I really wish we would all just stop talking about the shamanic state of consciousness. States of consciousness occur in people, and people occur in cultures. Thus what we should be talking about are the experiences of shamans in their global, postcolonial, historical, cultural setting, rather than about some hypothetical, abstract, discrete, contextless, monadic entity.
There. Now I feel better.
The notion of a discrete, unitary, disembodied shamanic state of consciousness pretty much began with Michael Harner. Stanislav Grof has decomposed the shamanic state of consciousness into even smaller pieces — experiences with animal spirits, encounters with spirit guides and suprahuman beings, visits to other universes and meetings with their inhabitants. It is difficult to say that such experiential units are anything at all like shamanism as a cohesive cultural practice. In fact, in an article included in an anthology on shamanism, ostensibly about the shamanic journey, Grof identifies shamanism not with such experiences as meeting with animal spirits, but with such phenomena as telepathy, psychic diagnosis, clairvoyance, clairaudience, precognition, psychometry, out-of-body experiences, and other instances of extrasensory perception “utilized in shamanic and other mystical or magical traditions.” It is hard to know what to make of this; it seems as if shamanism has been abstracted entirely out of existence.
Rather, shamans occur in cultures — often in cultures that are geographically remote, speak foreign languages, eat strange foods, and lack plumbing. These cultures are themselves embedded in their own messy historical, global, postcolonial, market-driven setting.
The emphasis on discrete and disembodied states of consciousness leads to a further mischief. One state of consciousness can be evaluated, often by covert criteria, and then ranked against other such states — mystic experience, for example. Psychologist Roger Walsh apparently considers that mystical union is, somehow, higher or better than shamanic journeying. Note how Walsh puts it in one study — that, on the basis of his evidence, shamanism “may deserve to be called a mystical tradition”; or, even more explicitly, that such mystical union, if found in shamanism, would be “the highest, and rarest, flowerings of a tradition.”
It is possible to tease out some of the covert assumptions at work here — that spiritual phylogeny recapitulates spiritual ontogeny, that states of consciousness that develop later are higher than those that develop earlier, that states of consciousness achieved by the few are better than those achieved by the many. Entirely apart from the question whether such value judgments belong in what was purportedly an empirical inquiry, such criteria are not obviously valid.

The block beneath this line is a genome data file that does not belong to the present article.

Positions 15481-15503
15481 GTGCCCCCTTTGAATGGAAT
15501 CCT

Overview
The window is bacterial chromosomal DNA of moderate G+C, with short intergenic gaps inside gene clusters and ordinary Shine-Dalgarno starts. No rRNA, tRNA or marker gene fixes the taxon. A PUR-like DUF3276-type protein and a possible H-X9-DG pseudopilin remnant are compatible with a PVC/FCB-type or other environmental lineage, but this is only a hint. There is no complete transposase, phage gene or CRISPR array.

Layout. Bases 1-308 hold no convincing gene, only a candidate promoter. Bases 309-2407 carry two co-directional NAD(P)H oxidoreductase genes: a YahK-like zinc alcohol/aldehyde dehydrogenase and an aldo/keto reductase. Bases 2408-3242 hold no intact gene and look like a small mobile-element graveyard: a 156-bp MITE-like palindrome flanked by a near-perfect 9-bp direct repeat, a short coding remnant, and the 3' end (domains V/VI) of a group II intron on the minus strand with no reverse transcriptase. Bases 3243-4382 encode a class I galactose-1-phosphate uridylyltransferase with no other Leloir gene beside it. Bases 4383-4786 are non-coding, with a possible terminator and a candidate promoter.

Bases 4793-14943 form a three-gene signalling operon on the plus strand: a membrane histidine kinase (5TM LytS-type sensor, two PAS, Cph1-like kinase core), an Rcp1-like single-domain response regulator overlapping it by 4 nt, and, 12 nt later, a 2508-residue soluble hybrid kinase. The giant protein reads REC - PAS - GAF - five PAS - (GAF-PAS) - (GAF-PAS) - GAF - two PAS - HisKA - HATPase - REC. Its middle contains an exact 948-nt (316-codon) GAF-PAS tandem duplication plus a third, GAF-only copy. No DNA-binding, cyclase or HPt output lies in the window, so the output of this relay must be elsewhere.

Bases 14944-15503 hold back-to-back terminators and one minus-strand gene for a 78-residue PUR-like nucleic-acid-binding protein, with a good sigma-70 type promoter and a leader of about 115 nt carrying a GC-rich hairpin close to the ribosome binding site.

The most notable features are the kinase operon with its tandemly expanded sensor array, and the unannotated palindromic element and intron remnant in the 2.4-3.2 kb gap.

Ken Wilber makes all of this quite explicit. He combines abstract and reified states of consciousness with his own fully developed developmental and evolutionary map, and, on that basis, he has dismissed shamanic practitioners as both delusional and fraudulent, making “pitiful attempts to exploit others into believing that they were quite exceptional and heroic souls.” Why? Because shamans do not merge and vanish into the formless void — a different discrete state of consciousness that Wilber believes to be preferable.
Perhaps the most trenchant criticism of this framework has come from Jürgen Kremer, who points out that Wilber’s model of social evolution is in the tradition of nineteenth-century evolutionary conceptualizations. Wilber virtually ignores indigenous peoples, their cultures, their religious beliefs, their impressive cognitive skills, and, especially, their ongoing conversation with the surrounding community of what may be called other-than-human persons. Thus, he says, Wilber simply joins the ranks of those other white Eurocentric thinkers who justified colonial oppression on the basis that Western culture represents the highest level of human evolution. Indeed, indigenous communities offer an alternative to such inherently hierarchic discourse — “a process of an immanently present, visionary, socially constructed being, which is sustained without a need to progress or overcome some insufficient state.”
I think the critique can be extended beyond the metaphor of the branching tree that underlies such hierarchies. Philosophers Gilles Deleuze and Felix Guattari seek to subvert the dominance of the tree as a metaphor in Western thought by proposing the alternative metaphor of the rhizome — technically, a type of stem that expands underground horizontally, sending down roots and pushing up shoots that arise and proliferate not from a single core or trunk, but from a network which expands endlessly from any of its points. Unlike trees or their roots, Deleuze and Guattari write, “the rhizome connects any point to any other point, and its traits are not necessarily linked to traits of the same nature; it brings into play very different regimes of signs, and even nonsign states. The rhizome is reducible neither to the One nor the multiple.” Rather than being arranged vertically, with mysticism above shamanism, human spiritualities can be seen as taking the form of a rhizome — always evolving, with no defining or constraining center, intersecting with and affecting one another, changing over time, contingent, contextual, embodied, embedded, without ordinality.